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Heroic Individual Efforts to Team Excellence: Transforming Maintenance Culture for Enhanced Productivity

Copy of POWERS Rail Freight Transportation News Release 07 19 2023 Heroic Individual Efforts to Team Excellence: Transforming Maintenance Culture for Enhanced Productivity
Magnifying glass operational performance analysis

Project Overview

Performance chart graphic

Performance Results

Our Story Begins

One of the largest food processors in the United States, a company that has not only grown remarkably but also achieved significant success over its storied history, faced a major challenge: maximizing operational capacity while struggling with excessive, unpredictable equipment downtime.

Their previous attempts to address this drag on productivity involved focusing on increasing the technical skills of their internal maintenance team and hiring experienced ‘outside contractor’ technicians when deemed necessary. This strategy ultimately proved ineffective. The internal maintenance team did, however, possess highly valuable pockets of tribal knowledge of critical machines but remained trapped in a reactive response cycle to equipment breakdowns.

34per increase Heroic Individual Efforts to Team Excellence: Transforming Maintenance Culture for Enhanced Productivity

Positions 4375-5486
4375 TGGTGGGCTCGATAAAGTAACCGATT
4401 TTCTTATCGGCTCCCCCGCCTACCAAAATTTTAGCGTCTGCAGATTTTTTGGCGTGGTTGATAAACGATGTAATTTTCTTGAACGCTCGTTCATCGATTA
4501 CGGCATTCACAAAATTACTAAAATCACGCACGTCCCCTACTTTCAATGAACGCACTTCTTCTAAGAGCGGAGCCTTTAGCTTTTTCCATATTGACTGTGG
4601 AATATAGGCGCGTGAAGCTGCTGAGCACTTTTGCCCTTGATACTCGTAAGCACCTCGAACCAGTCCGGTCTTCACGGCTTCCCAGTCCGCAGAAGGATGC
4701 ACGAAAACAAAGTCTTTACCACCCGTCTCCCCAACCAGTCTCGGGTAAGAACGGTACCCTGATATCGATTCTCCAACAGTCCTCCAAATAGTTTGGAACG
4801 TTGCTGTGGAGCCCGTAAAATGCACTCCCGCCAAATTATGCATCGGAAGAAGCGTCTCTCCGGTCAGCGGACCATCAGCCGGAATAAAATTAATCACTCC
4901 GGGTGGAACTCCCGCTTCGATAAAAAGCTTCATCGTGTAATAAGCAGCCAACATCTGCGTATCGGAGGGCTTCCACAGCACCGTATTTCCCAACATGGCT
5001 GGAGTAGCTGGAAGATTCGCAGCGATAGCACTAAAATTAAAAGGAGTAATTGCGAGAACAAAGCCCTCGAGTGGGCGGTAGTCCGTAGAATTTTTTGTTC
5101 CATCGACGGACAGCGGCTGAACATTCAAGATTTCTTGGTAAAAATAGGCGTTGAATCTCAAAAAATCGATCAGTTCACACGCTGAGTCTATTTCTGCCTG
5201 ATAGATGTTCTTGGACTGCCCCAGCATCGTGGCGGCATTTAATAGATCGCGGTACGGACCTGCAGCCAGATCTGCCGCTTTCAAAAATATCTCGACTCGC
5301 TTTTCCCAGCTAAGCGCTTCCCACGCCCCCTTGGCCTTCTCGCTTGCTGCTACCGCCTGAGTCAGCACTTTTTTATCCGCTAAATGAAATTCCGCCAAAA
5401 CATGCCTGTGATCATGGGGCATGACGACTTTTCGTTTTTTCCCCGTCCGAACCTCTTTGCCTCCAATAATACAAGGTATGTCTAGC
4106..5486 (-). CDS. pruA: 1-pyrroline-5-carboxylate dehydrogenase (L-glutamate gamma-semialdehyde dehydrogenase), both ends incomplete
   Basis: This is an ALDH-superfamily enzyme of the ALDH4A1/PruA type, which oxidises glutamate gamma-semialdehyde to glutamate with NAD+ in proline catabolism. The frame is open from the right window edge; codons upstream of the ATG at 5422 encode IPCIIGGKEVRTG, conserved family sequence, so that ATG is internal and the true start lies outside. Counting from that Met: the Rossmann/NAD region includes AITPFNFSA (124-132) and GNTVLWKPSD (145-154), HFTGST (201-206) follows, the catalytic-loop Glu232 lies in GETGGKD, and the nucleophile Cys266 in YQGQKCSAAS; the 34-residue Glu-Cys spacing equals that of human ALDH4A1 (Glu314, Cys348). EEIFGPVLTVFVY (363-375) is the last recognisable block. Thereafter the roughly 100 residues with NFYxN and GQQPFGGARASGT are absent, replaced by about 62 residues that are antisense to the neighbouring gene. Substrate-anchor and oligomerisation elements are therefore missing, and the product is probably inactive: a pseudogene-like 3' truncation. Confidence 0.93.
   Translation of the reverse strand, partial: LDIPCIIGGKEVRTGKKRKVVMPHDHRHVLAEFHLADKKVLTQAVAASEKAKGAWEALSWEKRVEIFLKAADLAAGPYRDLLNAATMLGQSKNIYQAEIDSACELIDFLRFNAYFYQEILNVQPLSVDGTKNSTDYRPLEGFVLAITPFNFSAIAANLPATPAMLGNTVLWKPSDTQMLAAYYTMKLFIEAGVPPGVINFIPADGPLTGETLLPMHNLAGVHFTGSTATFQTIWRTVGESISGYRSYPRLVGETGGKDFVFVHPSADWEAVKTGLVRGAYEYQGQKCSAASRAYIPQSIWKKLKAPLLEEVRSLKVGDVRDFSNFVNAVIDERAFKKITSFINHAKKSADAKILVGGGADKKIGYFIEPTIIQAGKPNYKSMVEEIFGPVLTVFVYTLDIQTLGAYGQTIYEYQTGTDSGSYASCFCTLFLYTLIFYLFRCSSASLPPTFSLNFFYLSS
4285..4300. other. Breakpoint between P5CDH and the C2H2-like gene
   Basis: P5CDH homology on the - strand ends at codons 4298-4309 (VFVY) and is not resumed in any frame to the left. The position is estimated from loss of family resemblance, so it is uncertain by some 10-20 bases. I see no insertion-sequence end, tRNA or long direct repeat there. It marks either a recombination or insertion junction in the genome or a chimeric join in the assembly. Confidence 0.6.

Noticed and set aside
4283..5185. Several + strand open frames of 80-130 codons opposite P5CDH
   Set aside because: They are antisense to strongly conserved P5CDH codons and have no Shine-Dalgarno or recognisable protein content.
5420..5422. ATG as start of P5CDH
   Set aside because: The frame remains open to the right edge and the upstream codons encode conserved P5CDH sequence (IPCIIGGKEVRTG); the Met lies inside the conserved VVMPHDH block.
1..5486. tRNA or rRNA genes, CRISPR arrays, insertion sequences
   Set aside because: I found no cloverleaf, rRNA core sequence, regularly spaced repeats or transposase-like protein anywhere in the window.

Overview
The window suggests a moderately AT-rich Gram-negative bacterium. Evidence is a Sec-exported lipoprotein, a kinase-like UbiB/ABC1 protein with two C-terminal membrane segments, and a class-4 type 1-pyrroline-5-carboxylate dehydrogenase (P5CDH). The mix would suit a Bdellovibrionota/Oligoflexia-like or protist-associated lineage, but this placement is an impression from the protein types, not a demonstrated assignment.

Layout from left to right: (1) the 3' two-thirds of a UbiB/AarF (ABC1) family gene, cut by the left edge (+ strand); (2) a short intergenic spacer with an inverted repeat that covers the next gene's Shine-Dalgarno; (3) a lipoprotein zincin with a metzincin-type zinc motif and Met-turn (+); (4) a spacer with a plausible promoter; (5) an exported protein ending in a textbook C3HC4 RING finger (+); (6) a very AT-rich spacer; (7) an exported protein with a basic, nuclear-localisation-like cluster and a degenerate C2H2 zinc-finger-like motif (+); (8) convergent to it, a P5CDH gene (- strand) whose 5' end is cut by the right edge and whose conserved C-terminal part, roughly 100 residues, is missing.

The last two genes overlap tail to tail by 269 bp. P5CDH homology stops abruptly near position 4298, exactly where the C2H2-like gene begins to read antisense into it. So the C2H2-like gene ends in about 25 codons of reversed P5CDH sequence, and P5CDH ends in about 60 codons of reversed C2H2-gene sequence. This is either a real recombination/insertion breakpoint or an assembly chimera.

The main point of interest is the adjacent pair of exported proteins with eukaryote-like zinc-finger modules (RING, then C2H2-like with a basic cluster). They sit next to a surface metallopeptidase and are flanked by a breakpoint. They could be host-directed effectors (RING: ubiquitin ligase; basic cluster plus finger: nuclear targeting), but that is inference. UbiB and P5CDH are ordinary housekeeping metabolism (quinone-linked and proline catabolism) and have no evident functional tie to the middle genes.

The company had grown so dependent upon these few highly skilled individuals for emergency responses to equipment failures that leadership began to recognize and reward this reactive ‘firefighting’ behavior, a practice that was in need of a strategic shift.

At this point, POWERS was engaged to help develop and implement a Maintenance Management Operating System focused on executing preventative and predictive equipment maintenance to improve reliability and uptime and increase operational capacity.

The Origin of ‘Superhero’ Joe the Mechanic

After we worked closely and daily alongside the maintenance team, it was apparent that a single technician stood out—Joe. 

Joe was highly knowledgeable and skilled at quickly troubleshooting, correctly identifying sources, and creating solutions for equipment breakdowns. 

Joe would do this better than technicians with 20+ years of service at the company. Joe’s ability to get machines up and running made him the gold standard from senior management, who commented, “Wish everyone was like Joe!”

1 Heroic Individual Efforts to Team Excellence: Transforming Maintenance Culture for Enhanced Productivity

It was not uncommon for the Production team to praise Joe’s support and capabilities while blaming the rest of the department for machine failures and the lack of production associated with downtime. 

It was time to find out what gave Joe his superpowers.

On a Monday, during one of the regular daily production update meetings, Joe came up in the discussion. Joe had been called in ‘again’ over the weekend (during his time off) to get a production line up and running.

Production leadership mentioned that the line was down for a few hours, and part of it was due to delays in contacting Joe and getting him in to ‘fix’ the equipment. 

It turns out that calling Joe to come in during his time off was a regular occurrence. This maintenance ‘solution’ would happen as part of the regular work ‘plan,’ no matter the scope of the maintenance emergency or when it occurred. Constantly being called in to fix everyone’s problems earned Joe the title of ‘Superhero’ within the organization. 

Joe’s reputation had permeated throughout the entire company to the point that when corporate executives and leadership visited the facility, they wanted to make sure they personally connected with Joe and recognized him for his superhero abilities and response.